Originally published on July 13, 2005

posted by @ 1:22 pm | 8 Comments

8 Responses to “‘Tsunami Song’ Co-Host Tells All”

  1. DTrain says:

    Thanks, Jeff for posting this. During your appearance at the AA Writer’s Workshop in NYC, I talked about it for a second with a member of the R.E.A.C.Hip-Hop Coalition, and he was talking about how successful they’d been because “we got some people fired.” I remember at the time thinking that was really short-sighted and reactionary, because it seemed to shift the blame from the much larger corporate structure that I thought should have been held more accountable.

    None of the people who are really responsible for this incident lost so much as a night of sleep over it, much less their jobs. Lynn and Delgado lost their jobs for just doing their jobs. True they shoulda shown better judgment but damn, did anything really change? They were easy and expendable scapegoats and we played right into Hot 97’s hands by focusing our anger on them instead of the bigger picture.

  2. Jeff says:

    well, dtrain, i actually think delgado is one of the people responsible for it. (he’s been karmically paid by landing a job in a geographic area where asian americans are one of the dominant players in the market…)

    and i’m not the kind of person who doesn’t believe there should be no consequences for something that’s much worse than youth and stupidity. at the end of the day, lynn may be in a bad way, but he put himself there.

    but yes, i’m with you: the main thing is always to keep an eye on the big issues–how the structures and institutions and the people in them are keeping us all divided and conquered.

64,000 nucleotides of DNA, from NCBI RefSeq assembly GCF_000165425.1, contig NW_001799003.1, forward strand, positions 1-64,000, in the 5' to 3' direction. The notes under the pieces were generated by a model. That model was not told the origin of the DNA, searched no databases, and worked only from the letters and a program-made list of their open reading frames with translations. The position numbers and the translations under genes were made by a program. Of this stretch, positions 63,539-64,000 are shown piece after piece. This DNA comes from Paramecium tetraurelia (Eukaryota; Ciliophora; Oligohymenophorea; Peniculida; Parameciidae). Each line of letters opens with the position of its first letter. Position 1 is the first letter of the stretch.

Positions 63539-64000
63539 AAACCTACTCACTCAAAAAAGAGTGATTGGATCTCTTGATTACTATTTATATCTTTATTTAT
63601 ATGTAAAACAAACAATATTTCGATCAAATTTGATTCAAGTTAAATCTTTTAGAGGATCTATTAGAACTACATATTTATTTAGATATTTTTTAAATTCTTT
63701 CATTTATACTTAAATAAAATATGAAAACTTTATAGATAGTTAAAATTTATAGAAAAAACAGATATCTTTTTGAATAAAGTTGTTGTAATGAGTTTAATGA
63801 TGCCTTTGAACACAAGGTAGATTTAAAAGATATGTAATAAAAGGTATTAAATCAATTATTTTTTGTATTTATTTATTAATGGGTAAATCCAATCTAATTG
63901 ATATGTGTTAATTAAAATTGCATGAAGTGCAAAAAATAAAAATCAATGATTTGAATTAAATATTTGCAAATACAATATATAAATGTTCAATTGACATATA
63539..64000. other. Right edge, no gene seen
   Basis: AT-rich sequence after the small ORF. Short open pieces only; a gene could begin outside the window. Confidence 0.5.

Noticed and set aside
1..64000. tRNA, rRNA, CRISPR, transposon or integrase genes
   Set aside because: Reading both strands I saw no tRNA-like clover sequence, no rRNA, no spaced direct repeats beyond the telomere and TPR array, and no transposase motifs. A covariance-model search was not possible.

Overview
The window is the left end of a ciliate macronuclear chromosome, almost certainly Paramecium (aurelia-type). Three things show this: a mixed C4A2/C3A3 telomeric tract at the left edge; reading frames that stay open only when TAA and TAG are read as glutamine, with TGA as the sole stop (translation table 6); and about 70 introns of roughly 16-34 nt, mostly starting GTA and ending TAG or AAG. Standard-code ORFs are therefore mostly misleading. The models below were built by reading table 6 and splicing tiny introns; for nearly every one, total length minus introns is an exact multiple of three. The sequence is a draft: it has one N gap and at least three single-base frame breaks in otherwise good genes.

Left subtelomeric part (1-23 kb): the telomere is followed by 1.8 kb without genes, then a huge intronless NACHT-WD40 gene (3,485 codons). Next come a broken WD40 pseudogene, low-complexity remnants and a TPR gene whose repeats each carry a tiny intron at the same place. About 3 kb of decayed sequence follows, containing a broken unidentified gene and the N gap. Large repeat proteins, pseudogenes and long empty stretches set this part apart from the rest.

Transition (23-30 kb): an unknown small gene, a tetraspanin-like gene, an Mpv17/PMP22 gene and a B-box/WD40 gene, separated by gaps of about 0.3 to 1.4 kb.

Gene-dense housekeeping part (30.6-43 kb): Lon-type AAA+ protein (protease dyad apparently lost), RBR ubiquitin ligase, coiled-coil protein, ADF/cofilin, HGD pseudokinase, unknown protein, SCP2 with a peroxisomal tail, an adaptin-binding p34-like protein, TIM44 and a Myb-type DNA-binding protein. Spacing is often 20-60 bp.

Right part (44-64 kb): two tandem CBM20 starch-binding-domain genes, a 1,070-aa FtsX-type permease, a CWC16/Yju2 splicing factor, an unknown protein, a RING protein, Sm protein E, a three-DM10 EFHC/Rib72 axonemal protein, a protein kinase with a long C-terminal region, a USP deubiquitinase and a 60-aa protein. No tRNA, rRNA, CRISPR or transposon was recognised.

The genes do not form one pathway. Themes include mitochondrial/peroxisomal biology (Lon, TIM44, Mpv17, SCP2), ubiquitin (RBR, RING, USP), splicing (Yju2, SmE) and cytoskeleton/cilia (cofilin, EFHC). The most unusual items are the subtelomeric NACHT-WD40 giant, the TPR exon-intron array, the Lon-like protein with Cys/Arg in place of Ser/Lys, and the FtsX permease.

3. DTrain says:

    I didn’t mean to say that I don’t think Delgado and Lynn deserved to be accountable. Just that their firings in no way constitute a real victory in my mind.

    My guess is that even before the Tsumani Song aired, the powers that be had to know there was at least a reasonably good chance that it would spark controversy, and that heads would have to roll eventually, and they knew exactly whose heads they were going to be.

  4. Hashim says:

    Management acheived exactly what they wanted- higher ratings. And the firings did exactly what they wanted- it quieted the protesters.

    The Montgomery Bus Boycott lasted for almost a year. That’s the kind of long term eye that’s needed with this type of struggle.

  5. Tracey says:

    They lost their jobs and that is correct. Miss Jones and rest of the crew that didn’t lose their jobs should COUNT their blessings. Racist skits and encouraged physical violence on the air must cease. My hope is that people who work in radio will pay heed to what happened at HOT 97 and stand up to their management and refuse to put such trash on the air.

  6. Anonymous says:

    Miss Jones should be GONE. Period.

  7. ronnie brown says:

    station management “punishing” its employees for implementing a morning show format sanctioned by that same management…WHAT’S WRONG WITH THIS PICTURE? i’m inclined to agree with dtrain in the sense that we’ve missed the bigger picture. Hot 97 threw short-sighted activists a bone. In the quest for the allmighty ad dollar, a few “wink and nod” suspensions and throwing Todd Lynn under the bus are considered the cost of doing business!…the cold truth is, it cost them NOTHING.

    sometimes, selective moralizing is as bad as having none at all…

  8. Opie Anthony says:

    Rick Delgado always pushes the envelope.

    It is that some people who think they are liberal really don’t support freedom of speech.